TENNERTON — What exactly constitutes a sport?
Some dictionaries talk of sports as activities that require skill or physical prowess. Other sources are more strict and place a great deal of importance upon the physical exertion. Some cite aspects of teamwork, and others describe the entertainment value inherent in sports.
There remains a dispute over what it is for an activity to be considered a sport. While chess is a recognized sport according to the International Olympic Committee, the game remains a hot topic of debate, with nearly half of the world claiming that it is, in fact, not a sport. And with the continuance of the Information Age, emerging technologies such as video games have been placed in the firing line of this great debate.
Esports, or Electronic Sports, represent a fast-growing market of professional video game players who compete in various leagues for many of the same accolades as other sports. And while more conventional sports such as basketball and football saw a great decline in global revenue during the 2020 pandemic, Esports was able to remain practically stationary – a testament to the ability of these games to connect the world even in troubling times.
Furthermore, the emergence of Esports has allowed less traditional athletes the ability to capitalize off a well-established market in the global economy. Buckhannon-Upshur High School is one of the first schools in West Virginia to see the opportunity to create a team and provide a stage for the youth to perform. I was lucky enough to interview the Esports coach as well as three members of the Call of Duty team, who just finished fifth out of 199 teams in their final Fall tournament.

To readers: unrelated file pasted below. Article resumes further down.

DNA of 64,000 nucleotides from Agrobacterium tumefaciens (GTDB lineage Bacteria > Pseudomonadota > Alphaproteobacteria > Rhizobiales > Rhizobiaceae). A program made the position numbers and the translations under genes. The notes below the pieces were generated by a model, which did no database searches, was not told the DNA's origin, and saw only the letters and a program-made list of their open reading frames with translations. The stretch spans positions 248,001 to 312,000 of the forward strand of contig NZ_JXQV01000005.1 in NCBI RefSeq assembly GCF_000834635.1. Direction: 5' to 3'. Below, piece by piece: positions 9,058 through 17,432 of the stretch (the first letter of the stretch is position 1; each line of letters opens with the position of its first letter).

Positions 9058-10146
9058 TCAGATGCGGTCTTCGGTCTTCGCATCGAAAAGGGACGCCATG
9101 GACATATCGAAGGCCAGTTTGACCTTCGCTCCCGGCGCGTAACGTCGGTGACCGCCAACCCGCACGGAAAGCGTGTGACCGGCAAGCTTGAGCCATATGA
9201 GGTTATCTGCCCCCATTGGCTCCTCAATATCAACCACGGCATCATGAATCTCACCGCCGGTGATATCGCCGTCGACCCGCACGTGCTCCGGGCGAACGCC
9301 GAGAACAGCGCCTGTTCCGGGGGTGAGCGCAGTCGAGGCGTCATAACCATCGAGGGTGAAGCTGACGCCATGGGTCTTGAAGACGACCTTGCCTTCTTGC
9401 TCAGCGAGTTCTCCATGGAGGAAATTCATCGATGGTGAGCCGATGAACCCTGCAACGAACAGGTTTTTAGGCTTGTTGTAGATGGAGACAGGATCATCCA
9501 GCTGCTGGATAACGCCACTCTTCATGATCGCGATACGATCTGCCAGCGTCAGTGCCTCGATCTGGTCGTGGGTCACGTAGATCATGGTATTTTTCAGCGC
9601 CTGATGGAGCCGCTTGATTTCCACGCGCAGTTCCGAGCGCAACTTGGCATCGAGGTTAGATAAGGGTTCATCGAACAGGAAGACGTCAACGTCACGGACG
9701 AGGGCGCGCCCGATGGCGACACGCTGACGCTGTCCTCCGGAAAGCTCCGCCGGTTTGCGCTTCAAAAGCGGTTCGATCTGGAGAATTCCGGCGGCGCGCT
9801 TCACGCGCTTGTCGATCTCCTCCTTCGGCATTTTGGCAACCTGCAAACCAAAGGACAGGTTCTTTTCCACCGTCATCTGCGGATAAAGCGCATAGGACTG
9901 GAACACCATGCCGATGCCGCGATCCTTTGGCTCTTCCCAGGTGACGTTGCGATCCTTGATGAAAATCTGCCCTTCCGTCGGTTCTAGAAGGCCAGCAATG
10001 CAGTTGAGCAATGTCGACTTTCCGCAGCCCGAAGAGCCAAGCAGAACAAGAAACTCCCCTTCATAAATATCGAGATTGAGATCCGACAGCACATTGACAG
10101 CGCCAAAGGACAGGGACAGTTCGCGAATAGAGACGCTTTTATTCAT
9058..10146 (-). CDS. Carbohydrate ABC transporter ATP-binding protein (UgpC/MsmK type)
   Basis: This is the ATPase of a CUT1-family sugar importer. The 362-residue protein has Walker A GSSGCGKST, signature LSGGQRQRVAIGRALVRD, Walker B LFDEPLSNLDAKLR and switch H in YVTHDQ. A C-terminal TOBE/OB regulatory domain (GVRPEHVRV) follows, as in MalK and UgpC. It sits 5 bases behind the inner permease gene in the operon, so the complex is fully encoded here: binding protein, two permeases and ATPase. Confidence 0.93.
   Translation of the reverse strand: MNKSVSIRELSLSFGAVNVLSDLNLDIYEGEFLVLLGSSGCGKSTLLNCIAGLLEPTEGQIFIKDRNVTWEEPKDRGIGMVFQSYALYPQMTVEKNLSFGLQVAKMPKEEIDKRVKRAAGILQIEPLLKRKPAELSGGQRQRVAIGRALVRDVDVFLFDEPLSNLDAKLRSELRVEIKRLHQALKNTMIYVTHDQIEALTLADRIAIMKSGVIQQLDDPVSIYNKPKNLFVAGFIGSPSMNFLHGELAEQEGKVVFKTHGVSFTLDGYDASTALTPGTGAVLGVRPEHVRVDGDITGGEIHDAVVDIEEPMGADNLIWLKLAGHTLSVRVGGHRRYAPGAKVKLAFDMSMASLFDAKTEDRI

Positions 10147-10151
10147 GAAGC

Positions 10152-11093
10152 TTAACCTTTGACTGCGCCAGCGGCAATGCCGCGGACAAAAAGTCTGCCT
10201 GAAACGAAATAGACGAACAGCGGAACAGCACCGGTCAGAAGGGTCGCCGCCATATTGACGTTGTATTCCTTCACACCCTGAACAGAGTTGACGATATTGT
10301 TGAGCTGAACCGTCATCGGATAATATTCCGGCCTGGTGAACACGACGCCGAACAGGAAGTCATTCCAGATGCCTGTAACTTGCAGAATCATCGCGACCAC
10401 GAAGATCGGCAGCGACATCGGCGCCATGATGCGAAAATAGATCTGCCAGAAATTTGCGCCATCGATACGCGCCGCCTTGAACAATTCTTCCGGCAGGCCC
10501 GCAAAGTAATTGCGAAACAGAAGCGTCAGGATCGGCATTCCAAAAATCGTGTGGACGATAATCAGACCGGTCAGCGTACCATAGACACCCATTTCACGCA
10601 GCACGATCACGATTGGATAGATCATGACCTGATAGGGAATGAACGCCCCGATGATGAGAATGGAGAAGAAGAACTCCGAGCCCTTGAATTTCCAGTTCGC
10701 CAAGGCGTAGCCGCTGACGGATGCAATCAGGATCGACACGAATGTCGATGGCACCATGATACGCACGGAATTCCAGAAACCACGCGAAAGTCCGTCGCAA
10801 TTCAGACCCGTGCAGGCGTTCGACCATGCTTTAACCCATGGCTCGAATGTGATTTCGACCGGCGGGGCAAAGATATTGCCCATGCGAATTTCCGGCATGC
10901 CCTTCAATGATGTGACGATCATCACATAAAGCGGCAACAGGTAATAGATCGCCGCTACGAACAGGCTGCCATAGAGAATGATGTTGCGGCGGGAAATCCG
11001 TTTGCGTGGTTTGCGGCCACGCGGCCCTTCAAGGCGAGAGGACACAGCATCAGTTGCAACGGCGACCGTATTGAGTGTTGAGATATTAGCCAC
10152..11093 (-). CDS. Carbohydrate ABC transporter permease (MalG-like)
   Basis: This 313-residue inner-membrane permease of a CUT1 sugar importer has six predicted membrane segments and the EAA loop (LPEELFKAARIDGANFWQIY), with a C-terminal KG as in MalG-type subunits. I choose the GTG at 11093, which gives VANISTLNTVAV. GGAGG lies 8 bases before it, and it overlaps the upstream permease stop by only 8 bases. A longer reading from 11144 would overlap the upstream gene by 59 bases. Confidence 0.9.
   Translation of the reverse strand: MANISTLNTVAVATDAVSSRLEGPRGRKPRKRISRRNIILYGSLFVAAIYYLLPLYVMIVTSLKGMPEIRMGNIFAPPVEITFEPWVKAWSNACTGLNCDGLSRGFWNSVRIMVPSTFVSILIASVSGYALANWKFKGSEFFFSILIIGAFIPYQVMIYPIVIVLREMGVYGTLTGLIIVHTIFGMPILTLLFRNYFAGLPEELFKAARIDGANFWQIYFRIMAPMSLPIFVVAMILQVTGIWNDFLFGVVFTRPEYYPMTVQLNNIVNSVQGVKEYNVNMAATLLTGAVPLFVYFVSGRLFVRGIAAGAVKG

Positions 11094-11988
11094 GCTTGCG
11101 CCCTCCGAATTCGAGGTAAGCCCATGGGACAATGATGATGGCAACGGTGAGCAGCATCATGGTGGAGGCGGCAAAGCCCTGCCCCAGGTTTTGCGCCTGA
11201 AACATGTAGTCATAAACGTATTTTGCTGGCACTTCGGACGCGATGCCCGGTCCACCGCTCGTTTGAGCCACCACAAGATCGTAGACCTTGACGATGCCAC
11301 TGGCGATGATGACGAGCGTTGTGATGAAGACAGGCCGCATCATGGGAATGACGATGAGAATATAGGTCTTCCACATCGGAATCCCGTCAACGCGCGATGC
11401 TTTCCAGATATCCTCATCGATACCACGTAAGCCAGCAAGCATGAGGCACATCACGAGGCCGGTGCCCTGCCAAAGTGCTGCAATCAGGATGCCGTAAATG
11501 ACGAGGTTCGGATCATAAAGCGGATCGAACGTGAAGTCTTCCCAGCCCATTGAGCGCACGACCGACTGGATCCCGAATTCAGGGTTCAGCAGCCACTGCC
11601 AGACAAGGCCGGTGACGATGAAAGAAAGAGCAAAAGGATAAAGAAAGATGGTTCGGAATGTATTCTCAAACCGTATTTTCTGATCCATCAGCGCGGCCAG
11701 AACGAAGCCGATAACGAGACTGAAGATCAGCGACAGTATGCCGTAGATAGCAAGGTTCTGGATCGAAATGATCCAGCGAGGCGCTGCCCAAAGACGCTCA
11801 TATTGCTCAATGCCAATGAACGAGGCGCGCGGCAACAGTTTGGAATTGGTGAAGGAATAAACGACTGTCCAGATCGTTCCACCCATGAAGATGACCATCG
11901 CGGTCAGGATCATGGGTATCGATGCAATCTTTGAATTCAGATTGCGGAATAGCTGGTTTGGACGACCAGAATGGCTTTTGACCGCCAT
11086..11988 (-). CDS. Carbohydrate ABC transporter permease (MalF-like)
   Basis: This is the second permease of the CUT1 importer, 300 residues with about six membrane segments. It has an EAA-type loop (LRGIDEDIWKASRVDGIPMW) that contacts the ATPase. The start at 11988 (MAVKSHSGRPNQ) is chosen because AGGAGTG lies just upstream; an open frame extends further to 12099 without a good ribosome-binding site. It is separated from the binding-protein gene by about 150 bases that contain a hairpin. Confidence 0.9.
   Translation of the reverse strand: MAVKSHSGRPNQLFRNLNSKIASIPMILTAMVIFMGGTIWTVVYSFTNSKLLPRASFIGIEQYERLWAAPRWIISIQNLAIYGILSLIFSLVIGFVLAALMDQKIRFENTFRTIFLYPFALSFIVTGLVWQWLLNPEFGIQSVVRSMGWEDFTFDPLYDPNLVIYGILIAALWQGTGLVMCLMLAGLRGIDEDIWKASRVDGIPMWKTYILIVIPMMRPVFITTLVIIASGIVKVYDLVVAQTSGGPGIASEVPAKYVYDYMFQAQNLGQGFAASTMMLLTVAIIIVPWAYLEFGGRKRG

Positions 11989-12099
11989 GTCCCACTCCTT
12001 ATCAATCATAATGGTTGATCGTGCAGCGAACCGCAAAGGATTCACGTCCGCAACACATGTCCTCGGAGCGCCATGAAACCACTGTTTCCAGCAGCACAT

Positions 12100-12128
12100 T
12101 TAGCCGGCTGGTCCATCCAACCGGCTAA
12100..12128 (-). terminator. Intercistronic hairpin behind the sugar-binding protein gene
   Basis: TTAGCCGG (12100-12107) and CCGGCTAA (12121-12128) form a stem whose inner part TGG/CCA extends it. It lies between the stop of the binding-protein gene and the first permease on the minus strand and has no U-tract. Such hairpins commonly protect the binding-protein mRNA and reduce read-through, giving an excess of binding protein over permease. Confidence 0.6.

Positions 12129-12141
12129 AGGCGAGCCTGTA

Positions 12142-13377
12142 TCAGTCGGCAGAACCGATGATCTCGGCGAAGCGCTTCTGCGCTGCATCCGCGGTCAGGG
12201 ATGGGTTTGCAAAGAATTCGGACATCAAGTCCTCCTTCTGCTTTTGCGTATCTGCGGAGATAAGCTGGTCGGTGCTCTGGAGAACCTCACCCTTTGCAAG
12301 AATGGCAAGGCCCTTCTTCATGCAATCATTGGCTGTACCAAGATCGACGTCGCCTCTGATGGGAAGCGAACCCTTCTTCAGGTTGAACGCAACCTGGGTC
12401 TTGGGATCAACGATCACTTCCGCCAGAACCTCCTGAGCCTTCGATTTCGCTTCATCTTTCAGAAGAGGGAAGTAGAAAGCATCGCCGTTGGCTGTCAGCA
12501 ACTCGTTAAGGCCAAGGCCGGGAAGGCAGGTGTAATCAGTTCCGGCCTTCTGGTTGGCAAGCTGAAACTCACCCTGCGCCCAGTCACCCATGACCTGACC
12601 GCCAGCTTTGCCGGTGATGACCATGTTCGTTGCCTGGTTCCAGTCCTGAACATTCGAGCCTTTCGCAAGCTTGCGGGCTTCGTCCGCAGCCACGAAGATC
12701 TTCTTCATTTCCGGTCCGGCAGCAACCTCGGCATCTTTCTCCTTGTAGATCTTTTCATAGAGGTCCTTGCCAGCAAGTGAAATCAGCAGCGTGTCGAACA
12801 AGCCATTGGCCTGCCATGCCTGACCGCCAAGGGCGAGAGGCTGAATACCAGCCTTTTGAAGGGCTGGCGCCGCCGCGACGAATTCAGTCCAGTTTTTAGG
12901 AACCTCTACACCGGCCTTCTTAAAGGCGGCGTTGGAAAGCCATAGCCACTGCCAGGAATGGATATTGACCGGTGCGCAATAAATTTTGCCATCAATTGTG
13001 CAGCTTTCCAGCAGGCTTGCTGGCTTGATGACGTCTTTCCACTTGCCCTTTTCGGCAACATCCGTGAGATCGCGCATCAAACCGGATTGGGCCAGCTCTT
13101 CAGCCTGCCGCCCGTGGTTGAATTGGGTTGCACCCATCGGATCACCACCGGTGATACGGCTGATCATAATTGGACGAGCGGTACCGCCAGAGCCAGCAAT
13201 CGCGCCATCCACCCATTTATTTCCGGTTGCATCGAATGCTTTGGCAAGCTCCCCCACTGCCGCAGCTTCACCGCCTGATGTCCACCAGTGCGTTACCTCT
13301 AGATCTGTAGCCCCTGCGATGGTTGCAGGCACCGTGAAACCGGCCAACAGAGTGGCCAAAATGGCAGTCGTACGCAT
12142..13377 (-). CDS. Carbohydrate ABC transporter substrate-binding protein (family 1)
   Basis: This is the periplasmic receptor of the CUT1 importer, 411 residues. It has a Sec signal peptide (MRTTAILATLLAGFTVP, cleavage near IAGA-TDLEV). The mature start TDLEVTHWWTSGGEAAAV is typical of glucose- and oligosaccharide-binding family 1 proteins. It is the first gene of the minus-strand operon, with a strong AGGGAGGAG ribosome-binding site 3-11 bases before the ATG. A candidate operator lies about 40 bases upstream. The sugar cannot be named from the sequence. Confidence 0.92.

“It all started with a grant for a Distance Learning Lab, provided by Salem International University,” Anthony McDaniels said.
Mr. McDaniels, a counselor at B-UHS, has quickly taken to the role of Esports coach. The position started as merely a rumor, but as the idea gained traction, Anthony’s name was thrown into the mix.
“The tech specialist put my name out there to Dr. Harrison and Dr. Stankus,” coach McDaniels said. “I told them anything they needed me to do, I’d figure out.”
It was through that gung-ho attitude that Anthony was able to set up the Distance Learning Lab within the library and begin the process of determining how best to compete. Unfortunately, West Virginia schools are just beginning the process of allocating funds for the necessary infrastructure to create and maintain teams, leaving the state bereft of the same number of competitive teams as other states.
“We ended up competing through the High School Esports League,” Anthony stated.
The HSEL (High School Esports League) connects teams throughout North America, allowing for greater competition for everyone involved. It was through this league that the B-UHS Call of Duty team was able to compete with during the Fall split. Enthralled by the whole scope of the project, I began to question the members of the team about their most recent performance and what the Esports Club meant to them.
It didn’t take long before I recognized the vibrant passion the students held for the opportunity.
“I’ve played video games since I was four years old,” senior Kaiden McDaniels recalled. “This project is really important, and it’s changing Buckhannon.”
“Yeah, I’ve been playing from a young age and now it’s giving us new opportunities,” junior Josh Gregory added.
“The pandemic made it more prevalent as well,” said junior Eddie Burnside.